The Academy Theatre keeps the edge on this 1970s Stephen Sondheim musical.

By: Stuart Duncan
   When Stephen Sondheim wrote Company in 1970, it was the fifth time he had written both music and lyrics. The critics were deeply divided about the show -— those who liked it wrote rave reviews; those who did not complained that it might be slick, but also brittle. Indeed it was a series of vignettes, involving uninteresting people, all seemingly following the same patterns.
   But everyone agreed that Sondheim’s score and lyrics were brilliant and well integrated into the action. The producers decided to advertise the show as a star vehicle for Elaine Stritch, who had stolen performance honors. When she left the show, the producers brought in Jane Russell and later, Vivian Blaine. Each time they profited from strong publicity.
   A revival at the Academy Theatre in Bordentown updates the show from the 1970s to the present. Director Brandon Szeker makes his first time with the directorial reins a winning one, principally by sticking to the show’s hard lessons, refusing to sentimentalize the disillusioned characters. He has noticed that each of the characters is seen primarily through the eyes of 30-year-old Bobby, a bachelor friend. And, more importantly, that that vision is skewed.
   Mr. Szeker’s cast is a strong one. You will have your own favorites among the 14 performers. I particularly enjoyed Alexandra Haas as Joanne, especially as she catches the nuances to "The Ladies Who Lunch"; Melissa Monzo, particularly in the touching "Barcelona"; and Jim Azzinaro Jr., as Harry, in every scene in which he appeared.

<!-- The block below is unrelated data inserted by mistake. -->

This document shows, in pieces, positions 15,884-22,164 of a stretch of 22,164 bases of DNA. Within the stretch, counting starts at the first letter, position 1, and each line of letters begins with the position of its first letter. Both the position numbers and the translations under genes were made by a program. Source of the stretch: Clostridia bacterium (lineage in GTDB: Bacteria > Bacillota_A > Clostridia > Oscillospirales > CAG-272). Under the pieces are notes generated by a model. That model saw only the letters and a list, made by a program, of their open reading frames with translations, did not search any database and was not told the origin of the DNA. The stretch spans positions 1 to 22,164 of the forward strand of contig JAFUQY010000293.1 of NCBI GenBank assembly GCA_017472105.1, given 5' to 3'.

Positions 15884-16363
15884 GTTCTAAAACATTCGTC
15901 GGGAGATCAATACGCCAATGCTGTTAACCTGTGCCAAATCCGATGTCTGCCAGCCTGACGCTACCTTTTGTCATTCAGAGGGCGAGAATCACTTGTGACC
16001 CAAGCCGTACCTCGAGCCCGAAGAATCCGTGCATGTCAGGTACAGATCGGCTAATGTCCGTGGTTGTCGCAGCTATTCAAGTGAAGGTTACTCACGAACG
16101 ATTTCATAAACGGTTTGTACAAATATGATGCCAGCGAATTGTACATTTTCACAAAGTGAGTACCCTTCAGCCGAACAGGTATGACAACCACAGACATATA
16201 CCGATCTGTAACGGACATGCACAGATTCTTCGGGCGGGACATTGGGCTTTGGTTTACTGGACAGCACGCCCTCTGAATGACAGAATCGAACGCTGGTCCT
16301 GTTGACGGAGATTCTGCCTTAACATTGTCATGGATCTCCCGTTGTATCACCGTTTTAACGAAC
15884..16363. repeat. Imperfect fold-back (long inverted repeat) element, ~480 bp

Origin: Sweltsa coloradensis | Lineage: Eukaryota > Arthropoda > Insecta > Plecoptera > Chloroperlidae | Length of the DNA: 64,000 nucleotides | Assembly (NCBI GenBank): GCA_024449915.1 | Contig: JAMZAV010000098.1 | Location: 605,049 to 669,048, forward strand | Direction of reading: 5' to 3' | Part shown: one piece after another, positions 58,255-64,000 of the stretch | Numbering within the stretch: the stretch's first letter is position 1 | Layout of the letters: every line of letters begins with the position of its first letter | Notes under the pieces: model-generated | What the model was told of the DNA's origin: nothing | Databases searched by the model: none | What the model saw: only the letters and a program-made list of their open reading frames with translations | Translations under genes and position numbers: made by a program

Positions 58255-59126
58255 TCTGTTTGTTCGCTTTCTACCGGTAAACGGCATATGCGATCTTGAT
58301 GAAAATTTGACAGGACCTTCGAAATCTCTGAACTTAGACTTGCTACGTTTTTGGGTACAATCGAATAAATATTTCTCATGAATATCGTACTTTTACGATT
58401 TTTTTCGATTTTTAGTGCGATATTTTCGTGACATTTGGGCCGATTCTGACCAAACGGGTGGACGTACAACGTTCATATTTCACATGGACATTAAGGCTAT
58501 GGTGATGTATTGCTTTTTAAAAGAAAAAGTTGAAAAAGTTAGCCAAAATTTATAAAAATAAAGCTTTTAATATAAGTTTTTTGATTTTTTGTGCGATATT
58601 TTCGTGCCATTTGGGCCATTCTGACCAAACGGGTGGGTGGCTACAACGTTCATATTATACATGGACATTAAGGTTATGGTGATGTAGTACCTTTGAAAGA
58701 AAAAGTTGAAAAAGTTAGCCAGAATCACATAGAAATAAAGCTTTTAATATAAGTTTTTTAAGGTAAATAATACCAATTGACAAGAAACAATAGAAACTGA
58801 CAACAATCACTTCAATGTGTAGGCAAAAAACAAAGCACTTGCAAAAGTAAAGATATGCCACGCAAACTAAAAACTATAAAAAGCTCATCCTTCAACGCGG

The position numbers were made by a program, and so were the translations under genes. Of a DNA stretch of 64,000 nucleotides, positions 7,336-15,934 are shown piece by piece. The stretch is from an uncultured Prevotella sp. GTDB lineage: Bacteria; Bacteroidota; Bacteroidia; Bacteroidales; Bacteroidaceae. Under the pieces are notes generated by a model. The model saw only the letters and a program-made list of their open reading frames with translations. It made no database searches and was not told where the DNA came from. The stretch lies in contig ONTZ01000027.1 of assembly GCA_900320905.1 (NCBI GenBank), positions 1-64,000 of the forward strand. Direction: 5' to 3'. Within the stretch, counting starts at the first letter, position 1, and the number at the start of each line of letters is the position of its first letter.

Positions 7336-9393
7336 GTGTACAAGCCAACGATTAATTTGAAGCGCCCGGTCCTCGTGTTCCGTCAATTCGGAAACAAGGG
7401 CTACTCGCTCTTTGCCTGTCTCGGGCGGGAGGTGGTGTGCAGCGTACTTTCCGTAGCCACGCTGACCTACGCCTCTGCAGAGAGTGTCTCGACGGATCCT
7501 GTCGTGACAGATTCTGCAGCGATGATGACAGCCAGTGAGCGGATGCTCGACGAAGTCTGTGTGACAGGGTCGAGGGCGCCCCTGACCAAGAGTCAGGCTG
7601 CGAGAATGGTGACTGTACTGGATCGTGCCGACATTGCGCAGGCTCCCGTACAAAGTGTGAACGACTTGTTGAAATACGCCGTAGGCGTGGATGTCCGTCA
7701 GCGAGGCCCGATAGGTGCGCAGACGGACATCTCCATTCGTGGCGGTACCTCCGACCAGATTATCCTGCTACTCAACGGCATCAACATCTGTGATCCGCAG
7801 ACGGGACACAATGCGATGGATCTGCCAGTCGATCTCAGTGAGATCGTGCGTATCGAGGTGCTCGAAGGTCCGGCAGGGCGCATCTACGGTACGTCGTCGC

Keith Nielsen is a natural clown who keeps his ebullience under control in this role (Larry) and therefore becomes more touching. Faye Meyer finds insights into Amy’s character not seen before. Director Szeker has rescued the second act from blandness by sharpening the realization that while relationships are seldom perfect, they are a necessary part of experiencing life.
   When Company opened in London, one of the major critics referred to it as "having the perfection and hardness of a blue-white diamond." Since that time, many productions have attempted to attract audiences by softening the hardness. This production allows some of the venom to show.
Company continues at the Academy Theatre, 146 Route 130, Bordentown, through Aug. 14. Performances: Fri.-Sat. 8 p.m., Sun. 3 p.m. Tickets cost $16, $12 seniors. For information, call (609) 291-9000. On the Web: www.theacademytheatre.com